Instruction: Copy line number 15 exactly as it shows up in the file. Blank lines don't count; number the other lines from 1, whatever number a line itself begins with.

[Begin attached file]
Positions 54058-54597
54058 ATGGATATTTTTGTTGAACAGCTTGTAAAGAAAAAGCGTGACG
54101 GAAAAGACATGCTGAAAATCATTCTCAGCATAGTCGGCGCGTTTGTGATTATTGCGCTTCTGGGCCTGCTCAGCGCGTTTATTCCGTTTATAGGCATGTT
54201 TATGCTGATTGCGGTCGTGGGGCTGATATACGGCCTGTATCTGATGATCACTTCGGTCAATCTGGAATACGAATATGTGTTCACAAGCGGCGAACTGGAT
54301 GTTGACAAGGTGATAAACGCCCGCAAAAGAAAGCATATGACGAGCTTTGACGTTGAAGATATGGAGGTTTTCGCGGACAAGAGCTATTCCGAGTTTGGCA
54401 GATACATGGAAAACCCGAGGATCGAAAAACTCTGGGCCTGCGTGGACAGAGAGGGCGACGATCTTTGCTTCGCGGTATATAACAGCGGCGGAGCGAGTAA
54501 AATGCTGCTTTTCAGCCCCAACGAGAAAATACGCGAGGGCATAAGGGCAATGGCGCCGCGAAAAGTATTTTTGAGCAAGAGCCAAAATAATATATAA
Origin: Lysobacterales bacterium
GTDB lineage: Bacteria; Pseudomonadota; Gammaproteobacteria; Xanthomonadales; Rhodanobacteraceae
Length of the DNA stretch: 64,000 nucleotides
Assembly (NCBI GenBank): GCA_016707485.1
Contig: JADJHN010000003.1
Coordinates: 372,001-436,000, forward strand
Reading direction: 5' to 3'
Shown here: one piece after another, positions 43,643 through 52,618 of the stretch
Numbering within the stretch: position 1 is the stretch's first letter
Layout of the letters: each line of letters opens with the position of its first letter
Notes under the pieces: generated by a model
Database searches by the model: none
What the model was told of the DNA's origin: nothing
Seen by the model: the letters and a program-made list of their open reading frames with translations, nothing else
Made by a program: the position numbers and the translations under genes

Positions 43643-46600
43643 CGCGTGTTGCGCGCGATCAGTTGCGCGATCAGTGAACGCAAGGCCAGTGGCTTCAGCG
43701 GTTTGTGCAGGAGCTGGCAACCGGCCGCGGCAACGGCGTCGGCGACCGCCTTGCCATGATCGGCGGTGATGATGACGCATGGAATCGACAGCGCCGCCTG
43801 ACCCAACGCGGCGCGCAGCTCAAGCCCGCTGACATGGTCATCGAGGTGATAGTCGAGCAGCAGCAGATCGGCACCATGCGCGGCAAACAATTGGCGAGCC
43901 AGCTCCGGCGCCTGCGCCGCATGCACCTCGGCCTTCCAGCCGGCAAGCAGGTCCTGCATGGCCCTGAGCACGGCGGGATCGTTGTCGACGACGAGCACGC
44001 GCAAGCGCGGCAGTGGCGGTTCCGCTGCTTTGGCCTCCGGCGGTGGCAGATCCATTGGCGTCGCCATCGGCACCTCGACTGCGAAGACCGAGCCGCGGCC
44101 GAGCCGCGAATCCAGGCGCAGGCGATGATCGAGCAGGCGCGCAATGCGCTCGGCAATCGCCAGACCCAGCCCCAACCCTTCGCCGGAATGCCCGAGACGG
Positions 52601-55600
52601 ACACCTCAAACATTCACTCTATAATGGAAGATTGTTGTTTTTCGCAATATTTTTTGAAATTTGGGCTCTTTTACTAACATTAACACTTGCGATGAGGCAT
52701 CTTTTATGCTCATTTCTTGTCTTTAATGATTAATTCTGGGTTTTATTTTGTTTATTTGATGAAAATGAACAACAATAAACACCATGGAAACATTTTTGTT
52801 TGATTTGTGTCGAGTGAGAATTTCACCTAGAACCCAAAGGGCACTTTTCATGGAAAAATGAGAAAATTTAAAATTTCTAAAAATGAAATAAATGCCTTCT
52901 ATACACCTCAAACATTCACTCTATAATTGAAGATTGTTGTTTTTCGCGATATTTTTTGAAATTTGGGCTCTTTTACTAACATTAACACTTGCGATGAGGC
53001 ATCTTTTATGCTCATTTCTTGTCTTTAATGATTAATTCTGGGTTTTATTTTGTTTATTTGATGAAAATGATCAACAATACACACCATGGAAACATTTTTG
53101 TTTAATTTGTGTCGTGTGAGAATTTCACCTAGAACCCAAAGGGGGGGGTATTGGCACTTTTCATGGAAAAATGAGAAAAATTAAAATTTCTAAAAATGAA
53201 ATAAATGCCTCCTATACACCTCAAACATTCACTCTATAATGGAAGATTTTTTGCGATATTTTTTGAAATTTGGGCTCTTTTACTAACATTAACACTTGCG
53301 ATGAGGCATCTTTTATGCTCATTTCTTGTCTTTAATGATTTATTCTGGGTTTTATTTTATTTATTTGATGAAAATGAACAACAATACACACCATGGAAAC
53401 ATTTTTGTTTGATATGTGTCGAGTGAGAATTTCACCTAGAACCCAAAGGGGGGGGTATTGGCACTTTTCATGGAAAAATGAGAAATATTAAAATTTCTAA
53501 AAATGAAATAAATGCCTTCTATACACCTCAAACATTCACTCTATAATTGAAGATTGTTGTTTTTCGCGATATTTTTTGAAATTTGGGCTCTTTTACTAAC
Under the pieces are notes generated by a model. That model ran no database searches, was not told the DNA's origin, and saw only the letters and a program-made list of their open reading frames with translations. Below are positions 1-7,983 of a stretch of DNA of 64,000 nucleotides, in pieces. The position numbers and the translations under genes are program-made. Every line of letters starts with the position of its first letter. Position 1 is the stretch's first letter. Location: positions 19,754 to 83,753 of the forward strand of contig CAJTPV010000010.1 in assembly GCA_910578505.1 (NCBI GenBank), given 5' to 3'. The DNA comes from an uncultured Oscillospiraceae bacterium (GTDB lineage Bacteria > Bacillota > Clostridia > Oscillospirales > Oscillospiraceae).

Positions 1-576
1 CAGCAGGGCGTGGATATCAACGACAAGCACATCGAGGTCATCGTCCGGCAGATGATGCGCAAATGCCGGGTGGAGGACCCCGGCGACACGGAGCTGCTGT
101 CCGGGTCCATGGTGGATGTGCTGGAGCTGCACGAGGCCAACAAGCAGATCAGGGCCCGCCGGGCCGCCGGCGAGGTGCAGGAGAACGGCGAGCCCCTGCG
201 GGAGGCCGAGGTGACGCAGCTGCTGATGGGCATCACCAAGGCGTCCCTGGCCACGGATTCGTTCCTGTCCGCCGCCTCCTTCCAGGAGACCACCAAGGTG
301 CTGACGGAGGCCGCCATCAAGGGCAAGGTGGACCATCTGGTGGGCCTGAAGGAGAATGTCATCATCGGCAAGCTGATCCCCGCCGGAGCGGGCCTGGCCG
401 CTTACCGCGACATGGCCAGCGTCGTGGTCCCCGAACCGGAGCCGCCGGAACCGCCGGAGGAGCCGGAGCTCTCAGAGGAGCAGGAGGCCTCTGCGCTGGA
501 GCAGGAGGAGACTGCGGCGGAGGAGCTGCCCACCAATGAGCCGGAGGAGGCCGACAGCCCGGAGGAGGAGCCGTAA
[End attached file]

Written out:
Shown here: one piece after another, positions 43,643 through 52,618 of the stretch